Born at the centre in 2017 and unable to put on weight Hiccup had to be hand reared! Our vets wife took one look at the tiny penguin and said "your name is Hiccup". Hiccup is the dearest penguin who loves loads of attention and cuddles. She does consider herself in better company with the humans!
A quiet little spirit
Jessie has been with us for 4 years. As with all the birds, she came to us in poor condition - she had a chronic eye infection and the eye had to be surgically removed. Despite this, Jessie, our quiet soul, has developed into a beautiful young adult and often has other young males around her!
An inspiration to everyone she meets
Sandy is such an inspiration to everyone at the centre. She arrived with a severe spinal injury and was totally paralyzed. She received her name Sandy after spending many months propped up in the corner of her sandy pen. However this penguin decided that this was not going to be her lot in life. Everyday she moved a little more. She loved swimming as there she could be a normal penguin. A combination of the swimming and sheer tenacity of this penguin has shown results. She now moves slowly around the centre and enjoys being part of the action!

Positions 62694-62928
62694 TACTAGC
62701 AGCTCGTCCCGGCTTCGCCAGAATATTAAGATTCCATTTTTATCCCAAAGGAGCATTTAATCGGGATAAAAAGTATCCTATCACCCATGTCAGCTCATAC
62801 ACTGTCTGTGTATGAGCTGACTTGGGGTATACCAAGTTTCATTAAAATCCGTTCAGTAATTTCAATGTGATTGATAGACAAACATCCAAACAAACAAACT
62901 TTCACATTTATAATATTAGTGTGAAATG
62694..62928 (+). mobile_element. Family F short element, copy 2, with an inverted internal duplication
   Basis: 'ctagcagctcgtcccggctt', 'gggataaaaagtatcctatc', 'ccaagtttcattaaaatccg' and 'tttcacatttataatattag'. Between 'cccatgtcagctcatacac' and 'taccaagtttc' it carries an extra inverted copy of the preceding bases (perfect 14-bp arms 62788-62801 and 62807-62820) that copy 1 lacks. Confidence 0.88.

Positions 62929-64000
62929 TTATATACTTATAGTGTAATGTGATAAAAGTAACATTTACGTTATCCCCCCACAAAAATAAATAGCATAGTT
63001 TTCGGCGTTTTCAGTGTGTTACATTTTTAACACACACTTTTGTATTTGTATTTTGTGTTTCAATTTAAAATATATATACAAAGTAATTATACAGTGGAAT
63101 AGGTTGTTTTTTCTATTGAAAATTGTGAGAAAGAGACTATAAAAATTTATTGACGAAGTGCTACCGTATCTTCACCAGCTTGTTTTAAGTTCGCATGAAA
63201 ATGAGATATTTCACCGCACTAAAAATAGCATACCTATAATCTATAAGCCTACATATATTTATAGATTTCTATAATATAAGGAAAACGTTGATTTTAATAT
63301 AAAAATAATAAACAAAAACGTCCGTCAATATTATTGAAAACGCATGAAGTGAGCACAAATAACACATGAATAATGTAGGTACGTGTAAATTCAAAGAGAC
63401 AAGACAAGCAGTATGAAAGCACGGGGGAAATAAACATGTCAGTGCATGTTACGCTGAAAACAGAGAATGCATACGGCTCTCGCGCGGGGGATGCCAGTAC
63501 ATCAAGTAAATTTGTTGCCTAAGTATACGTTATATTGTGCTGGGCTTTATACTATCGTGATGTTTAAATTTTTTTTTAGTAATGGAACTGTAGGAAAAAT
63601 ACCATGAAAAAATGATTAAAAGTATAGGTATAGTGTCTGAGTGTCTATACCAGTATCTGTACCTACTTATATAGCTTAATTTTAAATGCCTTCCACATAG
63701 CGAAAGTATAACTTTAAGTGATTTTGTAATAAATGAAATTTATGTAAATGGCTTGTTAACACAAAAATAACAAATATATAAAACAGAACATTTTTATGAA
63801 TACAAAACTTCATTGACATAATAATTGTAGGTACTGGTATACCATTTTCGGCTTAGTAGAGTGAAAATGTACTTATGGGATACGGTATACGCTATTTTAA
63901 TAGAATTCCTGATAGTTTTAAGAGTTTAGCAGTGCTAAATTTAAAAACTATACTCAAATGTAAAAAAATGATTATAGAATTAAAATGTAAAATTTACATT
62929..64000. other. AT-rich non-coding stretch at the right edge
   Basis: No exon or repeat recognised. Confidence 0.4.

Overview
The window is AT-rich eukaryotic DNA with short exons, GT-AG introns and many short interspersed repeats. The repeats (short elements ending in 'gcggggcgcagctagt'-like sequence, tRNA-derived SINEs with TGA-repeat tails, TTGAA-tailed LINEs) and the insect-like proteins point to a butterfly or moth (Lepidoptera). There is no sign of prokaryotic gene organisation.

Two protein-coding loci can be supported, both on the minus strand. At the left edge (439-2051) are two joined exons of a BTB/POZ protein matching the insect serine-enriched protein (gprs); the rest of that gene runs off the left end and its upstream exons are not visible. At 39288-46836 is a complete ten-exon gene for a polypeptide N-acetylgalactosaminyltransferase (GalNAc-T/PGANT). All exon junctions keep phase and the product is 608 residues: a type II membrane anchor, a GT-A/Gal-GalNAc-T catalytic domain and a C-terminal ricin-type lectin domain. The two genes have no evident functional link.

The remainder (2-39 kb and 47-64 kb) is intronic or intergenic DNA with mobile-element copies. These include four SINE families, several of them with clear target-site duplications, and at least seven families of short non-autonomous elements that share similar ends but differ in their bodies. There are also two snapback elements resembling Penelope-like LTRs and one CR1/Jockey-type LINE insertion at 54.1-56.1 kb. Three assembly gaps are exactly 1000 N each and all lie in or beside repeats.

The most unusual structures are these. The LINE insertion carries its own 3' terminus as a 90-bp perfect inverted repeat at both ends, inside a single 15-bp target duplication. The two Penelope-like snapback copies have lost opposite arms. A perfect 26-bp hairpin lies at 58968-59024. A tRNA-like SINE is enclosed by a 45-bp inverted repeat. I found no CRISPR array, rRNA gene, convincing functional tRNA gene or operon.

Meet Happy Feet
Little, loyal and loving
This adorable, petite lady came to the centre in very dire condition. She had a long rehabilitation and by the time she was close to ready to go, she had fallen in love with Pops! A bond had formed between the 2 and it just could not be broken - so she stayed at the centre. Happy Feet and Pops are excellent parents and have had many chicks - all of which have been released back into nature. Thank you Happy Feet for ensuring your species lives on!
The oldest resident
Before Saprec was built in 2005 Pops arrived as a juvenile in 2004. At that time SAPREC was still operating out of Carol's garage. We have established that he is am impressive 15 years old and still full of life. We have watched him become an adult, find a mate (Happy Feet above) and have chicks. Pops is the oldest resident at the centre.
Meet the release birds
A busy gang
The release birds always add a huge amount of energy to the centre. Demanding attention, food and loads of cuddles they keep us busy. They go through the full rehabilitation process including swimming training in the pool to get them fit. They come in all shapes and sizes and stay with us for various reasons - and some are really small and sweet.